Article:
Review of Ransom’s I Am Legend as American Myth: Race and Masculinity in the Novel and Its Film Adaptations



Review of I Am Legend as American Myth: Race and Masculinity in the Novel and Its Film Adaptations by Amy J. Ransom

J.R. Colmenero

Amy J. Ransom. I Am Legend as American Myth: Race and Masculinity in the Novel and Its Film Adaptations. McFarland, 2018. Paperback, 231 pages, $45.00. ISBN 9781476668338. 


Although it misses some opportunities to engage more rigorously with theories of race and masculinity, Amy J. Ransom’s comprehensive book about Richard Matheson’s horror/sci-fi novel I Am Legend and its many screen adaptations is an eminently readable and useful addition to critical literature on the horror/science fiction genre, studies of Richard Matheson’s oeuvre, and the intertwined histories of literature, film, and mass media in twentieth and early twenty-first century texts. Before reading this book, I was mostly ignorant about the pervasive nature of Matheson’s 1954 text in structuring horror/sci-fi conventions of the late twentieth century. After finishing this book, I’m convinced that I Am Legend deserves an exceptional position as a reflecting pool for social concerns about masculinity as well as race and race-mixing in a United States context. 

The best part of American Myth is in its lucid treatment of the historical and cultural context for the series. Ransom is thorough in discussing literary and filmic antecedents for the “last man” apocalyptic narrative (such as M. P. Shiel’s novel The Purple Cloud [1901] and The World, The Flesh and the Devil [1959], written and directed by Ranald MacDougall). Historical details — of production and direction of the adaptations, as well as of Matheson’s response to those adaptations — are interestingly and usefully explained in an accessible way. Finally, Ransom’s overall argument about the most recent iterations of I Am Legend as conjecturing a “post-white” United States is persuasive (181).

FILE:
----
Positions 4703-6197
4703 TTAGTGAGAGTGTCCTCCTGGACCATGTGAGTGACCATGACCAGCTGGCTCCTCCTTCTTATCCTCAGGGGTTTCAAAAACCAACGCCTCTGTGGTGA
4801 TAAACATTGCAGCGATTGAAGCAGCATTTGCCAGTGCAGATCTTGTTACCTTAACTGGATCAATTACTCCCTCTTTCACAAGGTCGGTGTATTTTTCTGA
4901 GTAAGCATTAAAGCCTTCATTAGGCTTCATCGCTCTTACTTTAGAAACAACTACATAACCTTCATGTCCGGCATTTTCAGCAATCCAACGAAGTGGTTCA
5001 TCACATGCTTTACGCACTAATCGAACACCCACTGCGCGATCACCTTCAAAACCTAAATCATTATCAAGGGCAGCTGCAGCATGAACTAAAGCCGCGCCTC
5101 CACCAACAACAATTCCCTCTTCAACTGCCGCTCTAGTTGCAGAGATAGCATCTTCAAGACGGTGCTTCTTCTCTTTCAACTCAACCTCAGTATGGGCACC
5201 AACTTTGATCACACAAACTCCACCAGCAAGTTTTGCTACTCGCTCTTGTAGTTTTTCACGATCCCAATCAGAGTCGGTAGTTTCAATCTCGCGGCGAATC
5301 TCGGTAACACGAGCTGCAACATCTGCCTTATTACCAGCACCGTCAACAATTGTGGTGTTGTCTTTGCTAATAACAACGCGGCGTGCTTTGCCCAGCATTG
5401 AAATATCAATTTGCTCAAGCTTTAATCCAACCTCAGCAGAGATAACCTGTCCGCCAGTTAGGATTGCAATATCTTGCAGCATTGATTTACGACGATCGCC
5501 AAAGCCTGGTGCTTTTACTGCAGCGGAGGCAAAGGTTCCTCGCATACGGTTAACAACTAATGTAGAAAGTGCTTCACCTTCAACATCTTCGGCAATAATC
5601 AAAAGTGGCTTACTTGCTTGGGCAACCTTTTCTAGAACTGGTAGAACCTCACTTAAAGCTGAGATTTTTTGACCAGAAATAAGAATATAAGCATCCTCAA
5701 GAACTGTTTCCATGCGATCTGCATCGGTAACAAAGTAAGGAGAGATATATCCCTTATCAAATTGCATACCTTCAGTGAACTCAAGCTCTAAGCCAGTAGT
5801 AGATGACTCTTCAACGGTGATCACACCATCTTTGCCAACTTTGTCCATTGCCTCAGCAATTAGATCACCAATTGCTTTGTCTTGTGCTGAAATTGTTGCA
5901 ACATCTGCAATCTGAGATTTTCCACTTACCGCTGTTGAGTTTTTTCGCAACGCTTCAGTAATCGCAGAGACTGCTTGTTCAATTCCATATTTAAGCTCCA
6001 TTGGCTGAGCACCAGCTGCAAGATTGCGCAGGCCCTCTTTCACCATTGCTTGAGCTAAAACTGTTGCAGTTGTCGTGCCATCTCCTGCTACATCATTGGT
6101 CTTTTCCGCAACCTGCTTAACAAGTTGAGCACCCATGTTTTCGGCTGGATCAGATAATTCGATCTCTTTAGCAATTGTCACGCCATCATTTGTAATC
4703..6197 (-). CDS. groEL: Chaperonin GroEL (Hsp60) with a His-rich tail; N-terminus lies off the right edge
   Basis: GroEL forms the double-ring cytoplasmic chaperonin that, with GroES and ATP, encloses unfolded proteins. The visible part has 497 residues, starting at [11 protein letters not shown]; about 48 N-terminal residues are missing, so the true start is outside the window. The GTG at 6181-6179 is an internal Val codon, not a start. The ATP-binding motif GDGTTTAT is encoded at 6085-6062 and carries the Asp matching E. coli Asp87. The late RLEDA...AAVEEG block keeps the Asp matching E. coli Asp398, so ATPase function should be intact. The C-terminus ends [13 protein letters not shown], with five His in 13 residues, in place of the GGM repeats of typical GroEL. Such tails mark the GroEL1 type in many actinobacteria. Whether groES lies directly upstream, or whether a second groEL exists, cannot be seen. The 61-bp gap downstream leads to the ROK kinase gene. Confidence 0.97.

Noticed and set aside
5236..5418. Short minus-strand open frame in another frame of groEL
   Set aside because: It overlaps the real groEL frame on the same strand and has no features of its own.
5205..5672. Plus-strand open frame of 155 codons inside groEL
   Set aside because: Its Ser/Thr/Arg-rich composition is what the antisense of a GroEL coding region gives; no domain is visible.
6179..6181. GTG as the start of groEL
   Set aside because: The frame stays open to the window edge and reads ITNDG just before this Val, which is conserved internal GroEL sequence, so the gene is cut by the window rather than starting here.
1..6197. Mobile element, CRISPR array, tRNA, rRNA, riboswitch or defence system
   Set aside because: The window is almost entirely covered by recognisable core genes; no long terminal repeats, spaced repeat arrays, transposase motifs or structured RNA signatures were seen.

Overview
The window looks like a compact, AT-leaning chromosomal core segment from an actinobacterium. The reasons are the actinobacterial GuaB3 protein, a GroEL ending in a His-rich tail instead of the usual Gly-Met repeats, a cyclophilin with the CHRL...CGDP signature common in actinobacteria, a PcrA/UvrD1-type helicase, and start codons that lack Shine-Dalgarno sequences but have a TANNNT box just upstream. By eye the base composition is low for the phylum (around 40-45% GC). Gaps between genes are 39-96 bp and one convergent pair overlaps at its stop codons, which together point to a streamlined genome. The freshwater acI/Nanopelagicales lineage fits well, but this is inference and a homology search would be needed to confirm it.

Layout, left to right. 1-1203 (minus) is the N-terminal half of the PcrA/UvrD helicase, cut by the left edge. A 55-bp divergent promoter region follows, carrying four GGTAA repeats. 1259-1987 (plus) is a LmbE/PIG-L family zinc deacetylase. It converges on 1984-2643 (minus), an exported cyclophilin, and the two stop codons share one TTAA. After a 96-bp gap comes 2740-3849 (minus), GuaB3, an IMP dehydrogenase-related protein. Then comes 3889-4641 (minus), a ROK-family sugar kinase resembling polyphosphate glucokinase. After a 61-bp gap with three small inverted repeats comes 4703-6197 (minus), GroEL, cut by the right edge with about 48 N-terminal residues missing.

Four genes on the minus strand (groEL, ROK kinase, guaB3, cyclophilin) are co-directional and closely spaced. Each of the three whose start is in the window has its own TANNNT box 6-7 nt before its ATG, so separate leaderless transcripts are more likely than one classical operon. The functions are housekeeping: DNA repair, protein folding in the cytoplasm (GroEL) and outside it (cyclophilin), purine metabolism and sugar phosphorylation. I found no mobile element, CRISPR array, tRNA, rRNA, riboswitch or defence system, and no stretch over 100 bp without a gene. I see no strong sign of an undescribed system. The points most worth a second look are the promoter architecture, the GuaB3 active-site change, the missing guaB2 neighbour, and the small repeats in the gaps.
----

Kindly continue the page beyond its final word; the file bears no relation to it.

The first chapter, “The Trauma of World War II and the Decline of Western ‘Right’,” includes a thorough critical summary of the originary novel, situating Matheson’s work both historically — as a response to post-WW2 and Cold War fears — and generically, as the vampire novel Matheson intended it to be. Thematically, Ransom is most concerned with the figure of the protagonist and the different interpretations of the Robert Neville character. Even in the 1954 original text, Matheson’s Neville “problematizes the white male’s role as arbiter of right” with his erratic behavior and symbolic castration (being the only surviving human foreclosing possibilities for reproduction) (56). One of the interventions of the original narrative is its illustration of the “Last Man” post-apocalyptic narrative, one that is “symptomatic of the gravity of the national crisis in white masculinity and its traditionally perceived prerogatives” (82). Ransom’s use of “star” theory guides the second and third chapters, in which she analyzes the first filmic adaptations of Matheson’s book, the 1964 film The Last Man on Earth and 1971’s The Omega Man.